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Fingerbobs (1972)

Courtesy of the Michael Cole Estate

Main image of Fingerbobs (1972)
BBC, tx. 14/2 - 15/5/1972
13 x 15 min episodes, colour
DirectorMichael Grafton-Robinson
Production CompanyBBC Television
ProducerMichael Grafton-Robinson
ScriptsMichael Cole
 Joanne Cole

Cast: Rick Jones (Yoffy)

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Finger puppets forage for everyday objects to help tell illustrated stories.

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Another modish addition to the previously staid Watch With Mother slot, puppet make-and-do series Fingerbobs (BBC, 1972) appeared squarely influenced by the self-sufficient arts and crafts revival of the late 60s and early 70s, drawing on crazes for raffia and basket-weaving among the Hampstead bohemian set, from which the BBC clearly drew several of its creative staff.

There was no attempt to disguise the home-made nature of the finger puppets that came to life using the gloved hands and fingers of presenter Rick Jones - in fact it was positively celebrated. Creator Michael Cole, a director on Play School (BBC, 1964-88), aimed for the kind of simplicity that pre-schoolers could try copying at home. These transformations were never hidden from view; instead the focus was put squarely on the act of making 'something out of nothing' and the magic that was worked by imagination.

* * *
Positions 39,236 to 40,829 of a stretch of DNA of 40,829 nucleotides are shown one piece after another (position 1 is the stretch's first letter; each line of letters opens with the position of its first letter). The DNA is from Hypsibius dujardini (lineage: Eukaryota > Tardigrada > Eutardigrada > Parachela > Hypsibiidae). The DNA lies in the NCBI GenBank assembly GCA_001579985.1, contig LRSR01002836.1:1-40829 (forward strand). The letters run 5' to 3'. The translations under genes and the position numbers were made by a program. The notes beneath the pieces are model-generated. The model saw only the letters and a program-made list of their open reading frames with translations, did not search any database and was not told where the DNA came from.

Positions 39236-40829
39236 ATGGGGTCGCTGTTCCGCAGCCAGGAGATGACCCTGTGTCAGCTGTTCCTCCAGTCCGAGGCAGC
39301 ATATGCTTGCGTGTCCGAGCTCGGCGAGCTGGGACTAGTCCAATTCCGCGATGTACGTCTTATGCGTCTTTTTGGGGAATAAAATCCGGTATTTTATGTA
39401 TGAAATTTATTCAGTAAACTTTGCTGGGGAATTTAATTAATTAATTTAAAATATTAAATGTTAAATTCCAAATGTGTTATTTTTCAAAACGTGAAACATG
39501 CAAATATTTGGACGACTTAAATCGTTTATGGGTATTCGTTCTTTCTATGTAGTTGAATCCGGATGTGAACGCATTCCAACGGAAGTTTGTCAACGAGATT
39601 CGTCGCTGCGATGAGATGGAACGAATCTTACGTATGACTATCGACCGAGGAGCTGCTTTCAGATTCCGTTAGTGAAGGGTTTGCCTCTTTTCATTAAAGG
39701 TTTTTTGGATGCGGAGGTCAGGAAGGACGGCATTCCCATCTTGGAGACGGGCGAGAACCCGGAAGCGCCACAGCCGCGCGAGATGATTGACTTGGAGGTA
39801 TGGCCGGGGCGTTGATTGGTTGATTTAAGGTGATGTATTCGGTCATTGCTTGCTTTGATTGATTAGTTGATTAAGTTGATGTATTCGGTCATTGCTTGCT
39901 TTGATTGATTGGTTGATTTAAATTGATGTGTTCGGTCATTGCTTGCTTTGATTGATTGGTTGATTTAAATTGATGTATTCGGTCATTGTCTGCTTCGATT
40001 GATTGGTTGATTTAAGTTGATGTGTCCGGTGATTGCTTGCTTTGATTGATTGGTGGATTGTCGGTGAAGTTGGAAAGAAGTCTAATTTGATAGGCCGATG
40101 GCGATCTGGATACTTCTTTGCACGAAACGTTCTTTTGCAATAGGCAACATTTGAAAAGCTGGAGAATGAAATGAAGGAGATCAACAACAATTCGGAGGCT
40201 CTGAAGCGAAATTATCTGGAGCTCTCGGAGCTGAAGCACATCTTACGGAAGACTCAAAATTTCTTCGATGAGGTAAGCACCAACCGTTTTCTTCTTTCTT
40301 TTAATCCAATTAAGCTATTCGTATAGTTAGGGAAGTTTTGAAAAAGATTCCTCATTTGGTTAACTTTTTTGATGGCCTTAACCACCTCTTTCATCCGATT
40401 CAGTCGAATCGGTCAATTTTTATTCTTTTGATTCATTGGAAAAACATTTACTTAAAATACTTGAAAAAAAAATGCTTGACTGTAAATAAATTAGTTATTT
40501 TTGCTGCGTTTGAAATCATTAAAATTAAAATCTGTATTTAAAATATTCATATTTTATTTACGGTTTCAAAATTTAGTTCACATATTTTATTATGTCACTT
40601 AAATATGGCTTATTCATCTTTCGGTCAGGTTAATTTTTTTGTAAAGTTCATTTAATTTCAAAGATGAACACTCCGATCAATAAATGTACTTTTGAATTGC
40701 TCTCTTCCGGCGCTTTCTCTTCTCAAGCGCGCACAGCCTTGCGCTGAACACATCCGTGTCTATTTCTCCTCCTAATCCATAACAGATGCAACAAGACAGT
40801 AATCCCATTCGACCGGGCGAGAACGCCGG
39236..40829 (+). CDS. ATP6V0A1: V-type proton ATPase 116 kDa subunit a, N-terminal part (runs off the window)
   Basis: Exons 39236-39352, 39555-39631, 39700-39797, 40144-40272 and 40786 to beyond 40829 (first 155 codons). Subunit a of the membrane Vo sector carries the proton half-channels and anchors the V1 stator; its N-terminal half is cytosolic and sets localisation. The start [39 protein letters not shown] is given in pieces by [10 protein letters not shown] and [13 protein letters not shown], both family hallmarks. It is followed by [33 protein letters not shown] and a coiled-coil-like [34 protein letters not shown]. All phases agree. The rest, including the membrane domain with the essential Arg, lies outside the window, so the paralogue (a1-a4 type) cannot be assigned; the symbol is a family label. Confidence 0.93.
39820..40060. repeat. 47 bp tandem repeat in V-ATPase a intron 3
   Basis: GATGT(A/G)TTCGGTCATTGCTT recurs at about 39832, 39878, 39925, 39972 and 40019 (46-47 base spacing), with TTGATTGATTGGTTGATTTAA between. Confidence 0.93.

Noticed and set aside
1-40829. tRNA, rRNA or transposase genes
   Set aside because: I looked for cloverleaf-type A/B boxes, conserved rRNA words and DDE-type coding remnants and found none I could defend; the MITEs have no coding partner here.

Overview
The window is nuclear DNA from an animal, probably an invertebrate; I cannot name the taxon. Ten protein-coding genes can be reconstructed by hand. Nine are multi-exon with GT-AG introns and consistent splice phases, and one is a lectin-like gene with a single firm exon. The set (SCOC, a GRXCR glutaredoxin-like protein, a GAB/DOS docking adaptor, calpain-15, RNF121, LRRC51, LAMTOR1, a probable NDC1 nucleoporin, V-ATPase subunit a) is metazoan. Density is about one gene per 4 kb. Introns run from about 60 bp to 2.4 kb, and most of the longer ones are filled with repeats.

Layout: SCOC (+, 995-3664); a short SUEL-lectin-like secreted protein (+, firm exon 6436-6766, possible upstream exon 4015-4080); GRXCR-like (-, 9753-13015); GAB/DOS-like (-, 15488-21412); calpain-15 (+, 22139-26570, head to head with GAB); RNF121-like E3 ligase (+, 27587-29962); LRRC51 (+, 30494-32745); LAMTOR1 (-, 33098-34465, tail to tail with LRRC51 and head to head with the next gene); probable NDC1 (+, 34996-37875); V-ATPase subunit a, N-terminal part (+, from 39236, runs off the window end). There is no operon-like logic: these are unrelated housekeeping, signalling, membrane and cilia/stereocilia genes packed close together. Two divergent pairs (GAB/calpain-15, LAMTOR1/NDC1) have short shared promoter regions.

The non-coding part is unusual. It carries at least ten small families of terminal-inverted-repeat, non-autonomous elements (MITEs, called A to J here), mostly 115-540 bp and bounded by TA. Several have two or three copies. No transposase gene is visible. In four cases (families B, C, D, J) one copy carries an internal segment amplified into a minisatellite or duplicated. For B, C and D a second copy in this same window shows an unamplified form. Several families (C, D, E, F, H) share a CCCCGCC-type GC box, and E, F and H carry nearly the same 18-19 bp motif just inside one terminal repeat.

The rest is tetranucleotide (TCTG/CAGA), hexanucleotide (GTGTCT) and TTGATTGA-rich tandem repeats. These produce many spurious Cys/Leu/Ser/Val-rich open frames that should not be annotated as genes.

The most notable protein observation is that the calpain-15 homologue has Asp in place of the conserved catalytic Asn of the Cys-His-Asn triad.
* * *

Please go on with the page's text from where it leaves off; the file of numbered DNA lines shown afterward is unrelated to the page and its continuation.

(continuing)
The energetic Fingermouse, with grey pointed nose, bristling whiskers and oversized round ears, contrasted with slow-but-sure tortoise Flash. Gulliver the seagull, with his ping-pong ball head and white-gloved finger wings, took to the skies while sea creature Scampi rounded out the group.

Human presenter Jones adopted a peculiar fictional identity 'Yoffy' and his straggly locks, balding pate and greying beard locked Fingerbobs into a specific timeframe: Jones was singer and keyboard player with progressive rock band Meal Ticket - and he looked it.

Yoffy sent the fingerbobs in pursuit of found objects needed to illustrate his stories each week - string, twigs, seashells. These drawings and animations remained in keeping with the 'found art' style of the show and were essentially moving collages using pipe cleaner figures or newspaper shapes.

Co-creator Joanne Cole (wife to Michael) summed up the series' intent: "small children in particular are attracted by small things. We are not trying to teach anything but perhaps we can help children to look at ordinary, simple objects imaginatively." Joanne Cole had to make 'literally hundreds' of new mice, the props quickly becoming so battered that she began reinforcing the noses with sealing wax.

Fingermouse was undoubtedly the show's sugar-paper star, and many remember his own jaunty theme tune and recall Fingermouse as being the show's title. This incorrect assumption finally became reality with belated sequel Fingermouse (BBC, 1985), hosted by Play School's Ian Lauchlan. Again produced by Michael Cole, its 13 new episodes saw the cardboard hero investigate musical instruments.

Alistair McGown

Click titles to see or read more

Video Clips
Complete edition (14:13)
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Flumps, The (1977)
Children's TV in the 1970s
Watch With Mother